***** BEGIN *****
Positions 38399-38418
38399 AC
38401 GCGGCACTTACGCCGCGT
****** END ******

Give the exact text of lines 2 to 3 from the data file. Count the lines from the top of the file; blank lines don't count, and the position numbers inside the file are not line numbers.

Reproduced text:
38399 AC
38401 GCGGCACTTACGCCGCGT